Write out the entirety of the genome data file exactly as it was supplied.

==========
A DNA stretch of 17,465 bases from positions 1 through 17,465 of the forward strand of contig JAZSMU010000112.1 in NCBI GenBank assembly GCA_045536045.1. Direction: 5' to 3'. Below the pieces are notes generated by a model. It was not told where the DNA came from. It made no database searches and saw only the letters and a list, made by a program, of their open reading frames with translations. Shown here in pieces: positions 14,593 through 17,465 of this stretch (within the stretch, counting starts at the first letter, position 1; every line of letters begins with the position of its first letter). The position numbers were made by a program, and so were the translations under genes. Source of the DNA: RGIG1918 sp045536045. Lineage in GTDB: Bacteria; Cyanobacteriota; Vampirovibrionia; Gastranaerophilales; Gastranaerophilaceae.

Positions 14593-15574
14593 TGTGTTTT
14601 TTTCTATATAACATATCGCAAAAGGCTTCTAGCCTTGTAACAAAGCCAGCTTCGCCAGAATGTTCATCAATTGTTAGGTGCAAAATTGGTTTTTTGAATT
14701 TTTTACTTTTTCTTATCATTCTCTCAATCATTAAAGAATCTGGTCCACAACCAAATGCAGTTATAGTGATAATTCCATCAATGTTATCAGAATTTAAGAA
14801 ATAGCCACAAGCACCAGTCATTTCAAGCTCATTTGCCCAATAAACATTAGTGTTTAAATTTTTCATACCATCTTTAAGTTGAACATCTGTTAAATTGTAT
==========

A DNA stretch of 17,465 bases from positions 1 through 17,465 of the forward strand of contig JAZSMU010000112.1 in NCBI GenBank assembly GCA_045536045.1. Direction: 5' to 3'. Below the pieces are notes generated by a model. It was not told where the DNA came from. It made no database searches and saw only the letters and a list, made by a program, of their open reading frames with translations. Shown here in pieces: positions 14,593 through 17,465 of this stretch (within the stretch, counting starts at the first letter, position 1; every line of letters begins with the position of its first letter). The position numbers were made by a program, and so were the translations under genes. Source of the DNA: RGIG1918 sp045536045. Lineage in GTDB: Bacteria; Cyanobacteriota; Vampirovibrionia; Gastranaerophilales; Gastranaerophilaceae.

Positions 14593-15574
14593 TGTGTTTT
14601 TTTCTATATAACATATCGCAAAAGGCTTCTAGCCTTGTAACAAAGCCAGCTTCGCCAGAATGTTCATCAATTGTTAGGTGCAAAATTGGTTTTTTGAATT
14701 TTTTACTTTTTCTTATCATTCTCTCAATCATTAAAGAATCTGGTCCACAACCAAATGCAGTTATAGTGATAATTCCATCAATGTTATCAGAATTTAAGAA
14801 ATAGCCACAAGCACCAGTCATTTCAAGCTCATTTGCCCAATAAACATTAGTGTTTAAATTTTTCATACCATCTTTAAGTTGAACATCTGTTAAATTGTAT